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Divorce law blog

Listening to your children ..... #children first

24/11/2015   By: Alison Bull

Listening to your children ……#children first

Most parents who separate are worried about how their children will cope. You may feel very guilty that you haven’t been able to stop your relationship breaking up. Whatever the reason for the break up, and even though in the long-term it maybe the right thing for the family, its very likely that your children will not want it to happen.

Separation is tough for you, and its tough for your children. If you handle it well though, they will be OK. However, if there is a lot of conflict between you parents, there is evidence that this is damaging for children in terms of their short-term and longer term wellbeing. Children who have this experience are more likely to have health problems, engage in risky behaviours including drug and alcohol abuse, and do less well at school.

Its important that your children have the opportunity to talk about what they are going through, which may be with someone other than one of you parents. They are likely to feel caught in the middle, and be anxious to please both of you. Often they want to be able to speak to the professional/s who are helping you to sort out the mess what they think about what should happen to them.

The government has recently commissioned a group to look at how “the Voice of the Child” can be heard in the family justice system, which has made various recommendations (see here).

For the majority of children whose parents do not go to court to sort out the arrangements for them, there are lots of options for them to have a voice, and to be supported. There may be a family friend who can act as a sounding board, or a school nurse or counsellor, or a counsellor or child psychologist consulted privately.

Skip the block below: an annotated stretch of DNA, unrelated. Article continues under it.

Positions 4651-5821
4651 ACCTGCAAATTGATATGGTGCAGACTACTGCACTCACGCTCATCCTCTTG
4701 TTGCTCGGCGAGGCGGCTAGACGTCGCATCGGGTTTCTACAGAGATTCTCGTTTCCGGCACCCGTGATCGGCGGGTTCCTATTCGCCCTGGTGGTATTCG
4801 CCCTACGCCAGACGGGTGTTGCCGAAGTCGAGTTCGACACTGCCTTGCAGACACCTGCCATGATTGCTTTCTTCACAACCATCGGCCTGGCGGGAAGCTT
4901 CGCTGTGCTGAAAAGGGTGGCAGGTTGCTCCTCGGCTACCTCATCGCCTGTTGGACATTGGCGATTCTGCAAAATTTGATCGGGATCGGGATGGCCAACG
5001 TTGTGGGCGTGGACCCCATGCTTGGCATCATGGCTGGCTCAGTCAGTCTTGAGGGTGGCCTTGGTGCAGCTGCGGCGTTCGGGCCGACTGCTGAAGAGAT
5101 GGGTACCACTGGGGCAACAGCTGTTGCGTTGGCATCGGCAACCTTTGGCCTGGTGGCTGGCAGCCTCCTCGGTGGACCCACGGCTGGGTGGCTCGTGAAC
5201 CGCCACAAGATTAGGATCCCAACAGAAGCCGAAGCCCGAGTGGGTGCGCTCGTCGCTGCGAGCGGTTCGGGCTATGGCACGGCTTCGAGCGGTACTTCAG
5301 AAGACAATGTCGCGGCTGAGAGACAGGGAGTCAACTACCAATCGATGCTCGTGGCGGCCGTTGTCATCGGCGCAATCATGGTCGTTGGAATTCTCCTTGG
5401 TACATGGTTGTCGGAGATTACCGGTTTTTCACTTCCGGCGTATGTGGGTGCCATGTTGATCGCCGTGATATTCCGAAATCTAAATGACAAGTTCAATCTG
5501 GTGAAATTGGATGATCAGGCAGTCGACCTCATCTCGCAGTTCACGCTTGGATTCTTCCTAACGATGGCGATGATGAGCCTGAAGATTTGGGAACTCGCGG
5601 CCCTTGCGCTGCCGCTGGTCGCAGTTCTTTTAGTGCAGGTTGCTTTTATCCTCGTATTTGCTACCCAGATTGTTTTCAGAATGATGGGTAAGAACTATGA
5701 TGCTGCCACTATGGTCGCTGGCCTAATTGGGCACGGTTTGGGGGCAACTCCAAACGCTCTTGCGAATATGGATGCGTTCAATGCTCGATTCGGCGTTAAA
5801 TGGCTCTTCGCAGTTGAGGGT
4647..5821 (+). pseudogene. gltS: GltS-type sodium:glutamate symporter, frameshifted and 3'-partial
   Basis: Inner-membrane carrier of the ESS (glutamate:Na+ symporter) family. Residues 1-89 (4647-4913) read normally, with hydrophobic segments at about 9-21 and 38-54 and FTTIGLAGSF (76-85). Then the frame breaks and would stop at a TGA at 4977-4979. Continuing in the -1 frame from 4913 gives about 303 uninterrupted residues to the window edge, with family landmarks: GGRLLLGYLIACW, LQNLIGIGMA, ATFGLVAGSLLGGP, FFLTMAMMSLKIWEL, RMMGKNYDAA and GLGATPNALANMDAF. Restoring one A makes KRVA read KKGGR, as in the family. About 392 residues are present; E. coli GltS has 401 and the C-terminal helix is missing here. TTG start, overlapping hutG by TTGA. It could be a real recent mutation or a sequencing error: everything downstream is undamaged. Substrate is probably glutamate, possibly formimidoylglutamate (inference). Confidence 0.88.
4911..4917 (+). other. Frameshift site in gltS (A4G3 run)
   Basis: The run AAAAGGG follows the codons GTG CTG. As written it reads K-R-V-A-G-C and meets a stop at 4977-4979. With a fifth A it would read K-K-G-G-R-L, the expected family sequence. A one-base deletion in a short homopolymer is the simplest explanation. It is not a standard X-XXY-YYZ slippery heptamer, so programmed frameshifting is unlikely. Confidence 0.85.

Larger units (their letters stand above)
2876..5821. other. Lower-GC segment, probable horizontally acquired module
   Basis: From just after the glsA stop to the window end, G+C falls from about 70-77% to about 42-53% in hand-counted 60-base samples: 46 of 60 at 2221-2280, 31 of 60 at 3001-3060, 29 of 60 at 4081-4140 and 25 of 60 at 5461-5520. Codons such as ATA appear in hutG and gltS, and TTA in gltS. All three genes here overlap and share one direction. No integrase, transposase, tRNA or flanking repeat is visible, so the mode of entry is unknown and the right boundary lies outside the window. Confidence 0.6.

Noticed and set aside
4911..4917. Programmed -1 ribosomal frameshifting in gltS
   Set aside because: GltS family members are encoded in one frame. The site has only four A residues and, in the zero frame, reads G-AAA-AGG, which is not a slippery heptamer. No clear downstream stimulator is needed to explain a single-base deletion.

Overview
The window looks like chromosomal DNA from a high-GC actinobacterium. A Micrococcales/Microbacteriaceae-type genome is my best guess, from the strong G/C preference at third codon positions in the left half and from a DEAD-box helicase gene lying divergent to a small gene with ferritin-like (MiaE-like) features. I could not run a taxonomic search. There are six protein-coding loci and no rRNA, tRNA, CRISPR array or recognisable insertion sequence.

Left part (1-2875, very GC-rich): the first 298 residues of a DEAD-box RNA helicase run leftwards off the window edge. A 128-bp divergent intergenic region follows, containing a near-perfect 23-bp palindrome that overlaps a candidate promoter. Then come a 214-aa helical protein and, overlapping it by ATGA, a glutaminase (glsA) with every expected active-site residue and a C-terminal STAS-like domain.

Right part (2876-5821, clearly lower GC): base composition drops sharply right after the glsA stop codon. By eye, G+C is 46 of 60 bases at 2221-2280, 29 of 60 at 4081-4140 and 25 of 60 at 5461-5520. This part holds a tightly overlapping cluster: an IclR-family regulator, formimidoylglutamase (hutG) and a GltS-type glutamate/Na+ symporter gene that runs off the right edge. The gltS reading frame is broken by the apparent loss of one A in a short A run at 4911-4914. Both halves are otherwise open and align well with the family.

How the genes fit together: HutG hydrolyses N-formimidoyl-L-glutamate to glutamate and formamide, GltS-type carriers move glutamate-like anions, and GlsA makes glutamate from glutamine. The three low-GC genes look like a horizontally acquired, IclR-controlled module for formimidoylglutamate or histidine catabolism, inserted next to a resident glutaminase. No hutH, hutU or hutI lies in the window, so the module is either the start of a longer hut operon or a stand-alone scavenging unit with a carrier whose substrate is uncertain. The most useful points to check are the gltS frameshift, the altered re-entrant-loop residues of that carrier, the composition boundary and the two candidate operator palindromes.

If you are sorting out the arrangements in mediation, then if your mediator is qualified to do so, they can meet with your children. If they don’t offer that service, then one of their colleagues may be able to do so. This is not about delegating responsibility for making decisions to your children, since that is a parental responsibility, no matter how old they are. Rather its about them having a say in the arrangements, about what is most important to them, with someone who is not going to take sides.

For more information about children being involved in mediation please read this blog article or contact one of our experts. We have useful information on our children pages about how to support your children if you are going through a separation. There are also some useful resources on the Resolution website and www.theparentingconnection.org.uk.

Alison Bull

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